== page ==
Can small victories help win the war? evidence from consumer debt management

David Gal*, Blakeley B. Mcshane

*Corresponding author for this work

Research output: Contribution to journalArticlepeer-review

55 Scopus citations


The question of how people should structure goal-directed activity to maximize the likelihood of goal attainment is one of theoretical and practical significance. In particular, should people begin by attempting relatively easy tasks or more difficult ones? How might these differing strategies affect the likelihood of completing the overarching goal? The authors examine this question in the context of an important goal for a large number of consumers-getting out of debt. Using a data set obtained from a debt settlement firm, they find that (1) closing debt accounts is predictive of debt elimination regardless of the dollar balance of the closed accounts, whereas (2) the dollar balance of closed accounts is not predictive of debt elimination when controlling for balance of accounts closed. These findings suggest that completing discrete subtasks might motivate consumers to persist in pursuit of a goal. The authors discuss implications for goal pursuit generally and for consumer debt management specifically.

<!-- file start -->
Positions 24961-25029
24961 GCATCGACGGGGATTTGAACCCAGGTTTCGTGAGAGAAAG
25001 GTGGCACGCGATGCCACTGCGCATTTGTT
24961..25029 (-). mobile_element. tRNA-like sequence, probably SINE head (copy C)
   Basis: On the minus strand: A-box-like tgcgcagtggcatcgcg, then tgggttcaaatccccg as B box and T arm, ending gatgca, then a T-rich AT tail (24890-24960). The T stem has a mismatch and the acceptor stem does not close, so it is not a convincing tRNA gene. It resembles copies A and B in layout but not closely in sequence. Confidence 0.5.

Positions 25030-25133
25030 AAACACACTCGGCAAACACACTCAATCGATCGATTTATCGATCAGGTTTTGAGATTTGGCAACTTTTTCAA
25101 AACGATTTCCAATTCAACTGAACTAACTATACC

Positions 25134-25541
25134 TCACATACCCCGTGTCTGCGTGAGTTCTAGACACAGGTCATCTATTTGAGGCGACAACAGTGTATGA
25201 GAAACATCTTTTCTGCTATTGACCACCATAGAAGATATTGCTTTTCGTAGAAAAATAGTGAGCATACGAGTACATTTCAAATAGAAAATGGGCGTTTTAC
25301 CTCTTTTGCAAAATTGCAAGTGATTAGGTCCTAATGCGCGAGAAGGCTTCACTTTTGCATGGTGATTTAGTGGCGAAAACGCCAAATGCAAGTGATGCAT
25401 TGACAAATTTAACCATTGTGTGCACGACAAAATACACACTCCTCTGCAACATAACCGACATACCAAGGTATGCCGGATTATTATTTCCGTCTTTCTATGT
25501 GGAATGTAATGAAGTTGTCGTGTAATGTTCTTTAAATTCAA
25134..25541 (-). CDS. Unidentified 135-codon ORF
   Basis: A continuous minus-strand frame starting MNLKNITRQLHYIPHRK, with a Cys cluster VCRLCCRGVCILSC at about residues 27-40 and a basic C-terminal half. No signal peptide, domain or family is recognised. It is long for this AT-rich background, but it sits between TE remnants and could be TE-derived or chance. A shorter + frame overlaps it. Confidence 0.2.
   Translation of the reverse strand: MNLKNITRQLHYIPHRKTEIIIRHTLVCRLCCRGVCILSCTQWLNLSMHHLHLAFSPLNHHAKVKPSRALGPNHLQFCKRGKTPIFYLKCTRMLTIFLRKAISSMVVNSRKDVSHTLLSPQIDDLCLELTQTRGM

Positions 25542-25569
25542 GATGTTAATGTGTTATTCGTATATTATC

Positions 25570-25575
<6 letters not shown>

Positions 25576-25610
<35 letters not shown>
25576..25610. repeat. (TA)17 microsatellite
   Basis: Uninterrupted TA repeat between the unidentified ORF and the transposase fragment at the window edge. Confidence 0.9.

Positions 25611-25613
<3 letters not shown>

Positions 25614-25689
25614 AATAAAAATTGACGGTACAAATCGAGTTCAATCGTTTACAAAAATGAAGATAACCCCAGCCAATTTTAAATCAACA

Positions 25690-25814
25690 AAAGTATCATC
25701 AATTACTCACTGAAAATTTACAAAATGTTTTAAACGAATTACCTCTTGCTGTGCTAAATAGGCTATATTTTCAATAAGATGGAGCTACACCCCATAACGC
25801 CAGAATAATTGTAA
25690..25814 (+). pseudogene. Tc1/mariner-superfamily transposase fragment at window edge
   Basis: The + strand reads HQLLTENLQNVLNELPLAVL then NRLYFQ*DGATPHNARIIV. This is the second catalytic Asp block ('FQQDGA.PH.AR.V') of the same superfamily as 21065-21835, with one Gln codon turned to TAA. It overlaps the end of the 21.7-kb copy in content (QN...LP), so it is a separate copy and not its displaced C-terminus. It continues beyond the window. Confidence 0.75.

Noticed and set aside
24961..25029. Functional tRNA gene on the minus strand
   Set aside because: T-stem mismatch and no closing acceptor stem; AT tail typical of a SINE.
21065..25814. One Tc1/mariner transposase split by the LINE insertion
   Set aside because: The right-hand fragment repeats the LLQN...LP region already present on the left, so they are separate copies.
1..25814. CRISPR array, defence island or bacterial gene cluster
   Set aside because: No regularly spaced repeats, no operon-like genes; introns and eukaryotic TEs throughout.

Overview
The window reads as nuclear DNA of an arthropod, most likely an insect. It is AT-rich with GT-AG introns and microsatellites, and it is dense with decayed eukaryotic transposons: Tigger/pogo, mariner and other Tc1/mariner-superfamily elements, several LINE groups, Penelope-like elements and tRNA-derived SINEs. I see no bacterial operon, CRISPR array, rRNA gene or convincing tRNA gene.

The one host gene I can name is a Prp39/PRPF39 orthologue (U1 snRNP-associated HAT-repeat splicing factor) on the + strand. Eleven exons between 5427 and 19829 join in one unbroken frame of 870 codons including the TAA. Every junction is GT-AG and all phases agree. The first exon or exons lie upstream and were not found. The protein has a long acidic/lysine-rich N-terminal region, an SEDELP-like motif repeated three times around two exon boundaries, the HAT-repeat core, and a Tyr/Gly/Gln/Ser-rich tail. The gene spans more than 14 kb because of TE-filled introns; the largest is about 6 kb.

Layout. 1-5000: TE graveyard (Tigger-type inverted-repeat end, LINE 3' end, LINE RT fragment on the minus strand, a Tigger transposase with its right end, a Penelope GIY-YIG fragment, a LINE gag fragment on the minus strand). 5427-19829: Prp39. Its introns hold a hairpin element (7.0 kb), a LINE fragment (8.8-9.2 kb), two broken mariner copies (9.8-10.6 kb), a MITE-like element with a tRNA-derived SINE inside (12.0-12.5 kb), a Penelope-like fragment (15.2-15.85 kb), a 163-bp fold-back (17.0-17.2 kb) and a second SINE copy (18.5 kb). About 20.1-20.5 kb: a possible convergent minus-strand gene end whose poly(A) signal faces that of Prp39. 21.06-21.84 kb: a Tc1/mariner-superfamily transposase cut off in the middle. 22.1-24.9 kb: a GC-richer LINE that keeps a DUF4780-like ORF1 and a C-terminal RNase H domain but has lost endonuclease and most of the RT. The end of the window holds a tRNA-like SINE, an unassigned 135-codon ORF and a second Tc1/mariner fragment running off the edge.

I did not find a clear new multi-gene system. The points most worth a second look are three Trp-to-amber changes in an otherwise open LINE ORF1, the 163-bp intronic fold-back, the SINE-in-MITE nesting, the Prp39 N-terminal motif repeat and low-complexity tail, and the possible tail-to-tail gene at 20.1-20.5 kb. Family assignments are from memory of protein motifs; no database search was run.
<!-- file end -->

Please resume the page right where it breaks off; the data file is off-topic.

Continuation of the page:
Original languageEnglish (US)
Pages (from-to)487-501
Number of pages15
JournalJournal of Marketing Research
Issue number4
StatePublished - Aug 2012


  • Consumer debt
  • Debt
  • Goal persistence
  • Goal pursuit
  • Subgoals

ASJC Scopus subject areas

  • Business and International Management
  • Economics and Econometrics
  • Marketing


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